I have the pleasure of sharing a guest post by author Willard Thompson, who answers my question...
ELF: What do you think is the strongest attraction about the genre you like to write in?
I am unashamedly a writer of historical fiction. My first published novels, The Chronicles of California series: Dream Helper, Delfina's Gold, and Their Golden Dreams, each covers a different period of California's history. My newest novel, The Girl from the Lighthouse, is a historical romance set in the Paris of the 1870s, the start of the Belle Èpoque, the beautiful time. But it was also a time of strife, so the novel depicts the Franco-Prussian War and the Paris Commune uprising, and their impact on my characters.
In each of my novels, I bring together historical figures with my fictional characters and they interact. The reader gets a real feeling for the important people of the time. In The Girl from the Lighthouse, you meet Monet, Renoir, Degas, Berthe Morisot, and other famous artists as well as high fashion designer Charles Frederick Worth and world-class actress Sarah Bernhardt. All of those historical figures are well researched by me to give my readers a real sense of the time and place.
Without a doubt, the most consistent comments I receive about my historical fiction writing is that my readers feel they have been well educated about the period I have written about, as well as entertained. What better way to learn history, while at the same time reading a great literary novel.
I think the historical novelist bears a heavy burden of accuracy. To my mind, a lot of what is marketed as historical romance is heavy on the romance and woefully light on historically accuracy. Readers may get a good buzz from a book like that, and that's fine, but they should beware that what they have read is not necessarily the true story. That's not the way I write. My readers can be sure the story is historically accurate. For example, my first novel, Dream Helper, told the real story of the mistreatment of California Indians at the Franciscan missions; Delfina's Gold, the second, revealed that gold was known to be in the Sierra Nevada foothills long before the "discovery" in 1849; and the third novel, Their Golden Dreams, covered the efforts by southerners to involve California in the Civil War on the Confederate side.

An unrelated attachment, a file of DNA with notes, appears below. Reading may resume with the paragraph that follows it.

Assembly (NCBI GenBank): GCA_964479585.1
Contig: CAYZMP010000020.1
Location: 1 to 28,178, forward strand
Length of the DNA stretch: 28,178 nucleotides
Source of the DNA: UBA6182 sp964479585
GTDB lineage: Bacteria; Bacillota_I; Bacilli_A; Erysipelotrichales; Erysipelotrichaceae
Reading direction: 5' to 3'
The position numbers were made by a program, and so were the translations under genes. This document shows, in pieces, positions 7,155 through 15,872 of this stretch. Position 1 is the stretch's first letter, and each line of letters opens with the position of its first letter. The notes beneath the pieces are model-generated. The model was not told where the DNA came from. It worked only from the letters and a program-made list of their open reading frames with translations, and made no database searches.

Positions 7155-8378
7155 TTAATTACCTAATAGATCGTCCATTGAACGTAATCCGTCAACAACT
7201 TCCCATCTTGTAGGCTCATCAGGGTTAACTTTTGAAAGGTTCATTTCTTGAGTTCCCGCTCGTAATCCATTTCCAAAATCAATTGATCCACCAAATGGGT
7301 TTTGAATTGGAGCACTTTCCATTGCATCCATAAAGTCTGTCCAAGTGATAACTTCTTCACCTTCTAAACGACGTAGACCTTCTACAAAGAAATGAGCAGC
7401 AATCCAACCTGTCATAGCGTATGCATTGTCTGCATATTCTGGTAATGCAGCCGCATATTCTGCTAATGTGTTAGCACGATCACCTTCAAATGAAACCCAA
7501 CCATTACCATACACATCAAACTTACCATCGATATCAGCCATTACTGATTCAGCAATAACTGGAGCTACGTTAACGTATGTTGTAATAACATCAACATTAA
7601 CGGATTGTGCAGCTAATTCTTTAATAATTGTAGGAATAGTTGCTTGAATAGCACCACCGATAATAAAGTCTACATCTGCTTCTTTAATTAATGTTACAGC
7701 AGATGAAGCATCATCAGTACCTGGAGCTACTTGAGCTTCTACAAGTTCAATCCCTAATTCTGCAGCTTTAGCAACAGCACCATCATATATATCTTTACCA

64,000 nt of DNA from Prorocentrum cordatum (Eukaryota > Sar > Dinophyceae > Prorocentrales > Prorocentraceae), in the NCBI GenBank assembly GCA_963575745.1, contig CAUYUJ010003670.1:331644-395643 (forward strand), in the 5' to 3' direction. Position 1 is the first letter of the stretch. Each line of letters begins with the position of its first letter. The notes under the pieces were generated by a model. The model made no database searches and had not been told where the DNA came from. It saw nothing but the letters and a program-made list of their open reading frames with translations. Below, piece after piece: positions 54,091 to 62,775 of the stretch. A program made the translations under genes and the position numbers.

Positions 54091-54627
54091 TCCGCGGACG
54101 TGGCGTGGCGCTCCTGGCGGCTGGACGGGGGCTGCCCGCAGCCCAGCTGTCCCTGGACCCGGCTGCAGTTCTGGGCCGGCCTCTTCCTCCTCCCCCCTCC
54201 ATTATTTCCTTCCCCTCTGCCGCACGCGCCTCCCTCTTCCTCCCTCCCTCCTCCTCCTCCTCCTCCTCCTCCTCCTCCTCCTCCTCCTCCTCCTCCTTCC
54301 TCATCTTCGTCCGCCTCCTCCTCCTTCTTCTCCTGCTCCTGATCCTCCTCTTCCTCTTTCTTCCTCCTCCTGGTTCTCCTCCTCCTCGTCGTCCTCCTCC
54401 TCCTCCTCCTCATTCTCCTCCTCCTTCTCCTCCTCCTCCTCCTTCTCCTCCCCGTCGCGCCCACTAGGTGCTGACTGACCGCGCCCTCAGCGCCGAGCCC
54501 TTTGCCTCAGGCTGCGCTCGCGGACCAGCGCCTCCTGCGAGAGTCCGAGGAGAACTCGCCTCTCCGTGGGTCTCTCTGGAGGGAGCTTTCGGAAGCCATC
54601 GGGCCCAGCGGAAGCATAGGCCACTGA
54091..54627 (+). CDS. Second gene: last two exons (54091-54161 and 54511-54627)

Historical fiction authors, in my opinion, can't be formulaic writers who turn out yearly books. They must take each subject as it comes to them, respect the historic basis, do the research and find creative ways to work their plots into the historic setting. No two stories should be the same.
The idea for The Girl from the Lighthouse came to me one afternoon when I was in the Santa Barbara Art Museum with my wife, standing in front of a painting by Berthe Morisot, one of the characters in my novel. The painting was titled View of Paris from the Trocadero. In it, two women stand with a small girl looking off into the city of Paris far in the distance. The women are blocked from moving forward into the city by a wooden fence that cut diagonally across the painting. It isn't a strong barrier, more symbolic. Because I have done a lot of research and writing about the history of the Victorian era, I was struck by how the painting represented the restricted status of Victorian women, and I got the idea to write about a woman of that era who was strong and independent, and in no way indoctrinated about women's roles.
by Willard Thompson
GENRE: Historical Literary Romance